Thinker Ventures hosts a 1 Million Cups networking group every Wednesday. The movement was started by the Kaufman Foundation in Kansas City, Missouri, which aimed to build an entrepreneurial community by inviting small-business owners and startups in weekly for free coffee and presentations.
It’s grown to chapters in more than 130 cities, each meeting at 9 a.m. Wednesdays. The goal is to have 1 million entrepreneurs sharing coffee at the same time.
On Feb. 7, our 1 Million Cups Rockford chapter had Jazz Keyes in as a speaker. Keyes talked about her business incubator The Local in Rockford, Illinois, where small businesses can rent space and local artists can display and sell their work. It drew our largest crowd to date, which isn’t surprising because what Jazz is selling and what many people who come to 1 Million Cups are looking for are are more ways to grow their business in the Gig Economy.
There are no exact figures as to how large the Gig Economy has become. A 2016 McKinsey Global Institute Report found that 27 percent of working-age people in Europe and the United States worked at least partially independently. A 2016 study by the Federal Reserve Bank of Minneapolis found that 37 percent worked side or freelance jobs.
Perhaps Intuit, owner of Turbo Tax, has the most reliable figure. It reviewed its tax returns and found that 34 percent of the workforce in 2017 were independent workers and, based on the trends it is seeing, expects that to grow to 43 percent by 2020.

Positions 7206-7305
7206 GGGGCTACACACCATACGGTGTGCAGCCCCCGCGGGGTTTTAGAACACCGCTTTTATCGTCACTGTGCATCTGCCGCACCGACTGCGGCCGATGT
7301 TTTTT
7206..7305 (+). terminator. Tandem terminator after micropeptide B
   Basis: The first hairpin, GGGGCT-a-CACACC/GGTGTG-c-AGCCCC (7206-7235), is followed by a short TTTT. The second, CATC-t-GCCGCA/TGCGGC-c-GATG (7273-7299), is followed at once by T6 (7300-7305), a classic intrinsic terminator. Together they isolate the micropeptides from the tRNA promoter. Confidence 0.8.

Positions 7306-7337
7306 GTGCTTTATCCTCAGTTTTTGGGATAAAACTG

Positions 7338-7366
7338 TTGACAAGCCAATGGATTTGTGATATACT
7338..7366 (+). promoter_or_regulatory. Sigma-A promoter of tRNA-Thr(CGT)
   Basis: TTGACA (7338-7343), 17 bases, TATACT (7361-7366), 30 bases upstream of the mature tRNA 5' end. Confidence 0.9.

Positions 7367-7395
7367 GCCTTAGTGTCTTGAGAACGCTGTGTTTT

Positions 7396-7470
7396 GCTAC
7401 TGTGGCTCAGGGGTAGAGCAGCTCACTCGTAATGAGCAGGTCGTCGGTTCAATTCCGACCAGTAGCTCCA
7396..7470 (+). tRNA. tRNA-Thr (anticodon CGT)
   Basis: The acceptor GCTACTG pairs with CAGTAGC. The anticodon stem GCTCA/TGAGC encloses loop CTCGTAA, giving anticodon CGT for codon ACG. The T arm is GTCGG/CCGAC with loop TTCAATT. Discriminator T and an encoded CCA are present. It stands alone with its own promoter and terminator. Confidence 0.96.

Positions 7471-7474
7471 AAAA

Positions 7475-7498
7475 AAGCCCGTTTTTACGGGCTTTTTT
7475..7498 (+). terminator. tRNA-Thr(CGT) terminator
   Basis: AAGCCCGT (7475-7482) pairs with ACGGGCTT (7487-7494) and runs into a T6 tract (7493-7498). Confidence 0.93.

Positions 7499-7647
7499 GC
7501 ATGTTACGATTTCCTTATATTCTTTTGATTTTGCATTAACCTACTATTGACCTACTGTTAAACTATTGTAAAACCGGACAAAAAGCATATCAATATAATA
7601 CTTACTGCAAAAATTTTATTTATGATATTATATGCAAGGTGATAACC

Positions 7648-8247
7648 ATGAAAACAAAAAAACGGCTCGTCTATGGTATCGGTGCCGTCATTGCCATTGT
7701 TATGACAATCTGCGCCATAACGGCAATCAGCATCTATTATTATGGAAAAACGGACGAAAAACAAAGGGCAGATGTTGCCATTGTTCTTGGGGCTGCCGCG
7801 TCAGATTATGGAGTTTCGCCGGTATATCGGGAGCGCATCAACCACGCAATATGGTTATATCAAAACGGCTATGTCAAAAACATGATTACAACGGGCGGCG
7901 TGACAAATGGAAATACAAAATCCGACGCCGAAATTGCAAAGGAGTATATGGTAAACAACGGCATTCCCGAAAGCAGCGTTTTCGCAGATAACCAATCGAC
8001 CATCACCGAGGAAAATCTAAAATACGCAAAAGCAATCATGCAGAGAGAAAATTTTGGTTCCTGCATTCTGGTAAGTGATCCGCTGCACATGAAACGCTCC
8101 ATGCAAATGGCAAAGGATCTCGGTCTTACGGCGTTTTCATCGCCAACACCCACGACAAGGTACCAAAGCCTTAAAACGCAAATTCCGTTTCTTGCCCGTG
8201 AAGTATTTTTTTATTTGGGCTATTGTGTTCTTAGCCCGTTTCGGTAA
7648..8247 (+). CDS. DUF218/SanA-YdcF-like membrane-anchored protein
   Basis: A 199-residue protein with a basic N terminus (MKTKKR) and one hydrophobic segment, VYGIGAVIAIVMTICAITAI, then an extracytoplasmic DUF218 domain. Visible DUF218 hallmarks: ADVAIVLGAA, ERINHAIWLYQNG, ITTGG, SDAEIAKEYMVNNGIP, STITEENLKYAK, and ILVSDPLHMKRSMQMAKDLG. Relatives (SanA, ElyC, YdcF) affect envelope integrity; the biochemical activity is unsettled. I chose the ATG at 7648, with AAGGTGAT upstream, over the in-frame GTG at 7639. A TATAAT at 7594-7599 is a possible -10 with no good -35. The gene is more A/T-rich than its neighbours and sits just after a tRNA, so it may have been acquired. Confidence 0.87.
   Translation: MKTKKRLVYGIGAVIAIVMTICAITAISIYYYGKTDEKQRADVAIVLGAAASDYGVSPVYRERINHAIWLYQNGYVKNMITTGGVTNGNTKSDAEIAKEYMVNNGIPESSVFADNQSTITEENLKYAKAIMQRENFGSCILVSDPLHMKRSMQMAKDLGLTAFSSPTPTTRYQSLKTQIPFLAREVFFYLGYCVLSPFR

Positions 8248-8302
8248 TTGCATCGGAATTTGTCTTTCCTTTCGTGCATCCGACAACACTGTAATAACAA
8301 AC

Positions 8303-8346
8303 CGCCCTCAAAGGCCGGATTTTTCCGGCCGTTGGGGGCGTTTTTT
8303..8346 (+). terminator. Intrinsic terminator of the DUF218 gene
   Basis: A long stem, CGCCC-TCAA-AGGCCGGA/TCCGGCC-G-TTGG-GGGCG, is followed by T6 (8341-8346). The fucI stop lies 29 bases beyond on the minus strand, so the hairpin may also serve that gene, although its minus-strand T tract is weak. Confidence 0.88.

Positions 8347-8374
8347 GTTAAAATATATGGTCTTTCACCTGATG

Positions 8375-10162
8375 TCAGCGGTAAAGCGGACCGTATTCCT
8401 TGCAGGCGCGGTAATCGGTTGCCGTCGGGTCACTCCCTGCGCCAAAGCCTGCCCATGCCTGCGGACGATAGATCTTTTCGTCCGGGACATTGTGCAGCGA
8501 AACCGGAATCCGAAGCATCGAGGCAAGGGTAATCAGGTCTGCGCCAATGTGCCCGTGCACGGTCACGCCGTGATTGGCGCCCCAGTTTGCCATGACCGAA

Many people think Uber when they hear the term Gig Economy. It’s much larger than that. Handymen, tutors, writers and musicians have long been part of the Gig Economy. It’s expanded from there. According to Careeraddict.com, the 16 best Gig Economy jobs for 2017 include chef, tourist guide, renting space or equipment, becoming a virtual assistant and consulting in computers, information technology, human resources, sales, marketing, accounting or public relations.
Undoubtedly, many have turned to the Gig Economy because large corporations have cut costs by outsourcing jobs traditionally done in-house. Others, now that the Affordable Care Act has made purchasing individual insurance more affordable, have chosen to cut the big company cord in favor of lifestyle. Whatever the motivation, you are trading certainty for something that isn’t quite as certain. It takes total buy-in to survive in the Gig Economy. The pennyhoarder.com, a site everyone should have listed among their favorites, listed 11 crucial tips to thrive in the Gig Economy.